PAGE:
Personally I have used/still use the AF-On button combined with AF on the release button when eg shooting surf, in particular with long (400 to 600mm) lenses with TC's. I then constantly push the AF button to keep focusing while I'm looking through the viewfinder and follow the surfer in anticipation of a possible action. When the action indeed unfolds I then have my camera already in focus for the first shot (rather then missing the often decisive split second it would otherwise the the camera to acquire focus and make it regularly miss the correct focus) and have a good starting point for the following series of shots where I have to rely on the focus tracking to get the pictures sharp.
    My first suggestion would be not to restrict yourself only to the central AF area, but when making the 'perfect' composition use the one closest to the subject and focus with that one. Given the relative small area the 51 AF points cover, this might compromise your composition, but the 36 megapixel sensor (I have a D800) in my experience allows plenty of space for cropping without too much loss of IQ.
    Theoretically 3DAF may offer another solution (never used it personally and don't intend to), but the problem is that the camera will then completely autonomously decide what to focus on, although feedback is quite positive on its ability to then follow the subject when it moves.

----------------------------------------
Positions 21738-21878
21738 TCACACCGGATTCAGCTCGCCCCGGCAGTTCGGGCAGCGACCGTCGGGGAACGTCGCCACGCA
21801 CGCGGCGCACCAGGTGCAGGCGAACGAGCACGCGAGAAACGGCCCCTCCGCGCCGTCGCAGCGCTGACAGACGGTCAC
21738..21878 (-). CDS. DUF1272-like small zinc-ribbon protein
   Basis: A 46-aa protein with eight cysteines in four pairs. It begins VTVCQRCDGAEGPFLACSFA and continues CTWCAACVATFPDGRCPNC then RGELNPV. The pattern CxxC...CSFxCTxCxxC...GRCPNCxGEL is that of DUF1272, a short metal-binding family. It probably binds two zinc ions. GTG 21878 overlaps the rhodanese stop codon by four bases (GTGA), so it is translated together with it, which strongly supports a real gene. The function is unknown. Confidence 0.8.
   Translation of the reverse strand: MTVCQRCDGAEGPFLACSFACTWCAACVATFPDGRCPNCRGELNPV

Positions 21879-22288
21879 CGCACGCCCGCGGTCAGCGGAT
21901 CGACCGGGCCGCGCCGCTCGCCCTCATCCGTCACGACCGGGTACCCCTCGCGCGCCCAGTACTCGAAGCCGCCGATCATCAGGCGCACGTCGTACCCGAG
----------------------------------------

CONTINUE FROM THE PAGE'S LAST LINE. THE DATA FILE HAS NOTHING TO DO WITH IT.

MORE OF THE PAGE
4. I've just started practicing using this feature, and now I'm totally confused Paul. I've watched you tube video's and for the most part they all say it's the best way to focus, action or still's. They did mention a learning curve. The one thing I noticed was that in AF-C mode the little focus square is moving around and doesn't like to settle on something right away, so you wait a second till it calms down, then press the shutter. That's why I guess they say practice.
     
  5. Kyle Bybee [​IMG], Aug 28, 2014; 06:10 a.m.
    The one thing I noticed was that in AF-C mode the little focus square is moving around and doesn't like to settle on something right away, so you wait a second till it calms down, then press the shutter. That's why I guess they say practice.

    AF-C has nothing to do with the focus area, it simply is an option to either have the camera focus all the time the release button/AF-ON button is pressed, or, in the case of AF-S, to have the camera lock to focus on whatever subject you aim at while pressing the release button and only refocus either after the shot is taken, or after the release button is let go and pressed again for a new cycle of focusing.
    The description you give of what you saw on the video matches what happens in 3DAF Tracking option, where you push the release button, and the camera next, based on it's software, decides what to focus on, independently of what you might prefer.
    The review of the D800 on DP review, page 15 http://www.dpreview.com/reviews/nikon-d800-d800e/15 shows exactly what is shown in your LCD while selecting the AF area mode, and even has an example of shooting with 3D AF tracking.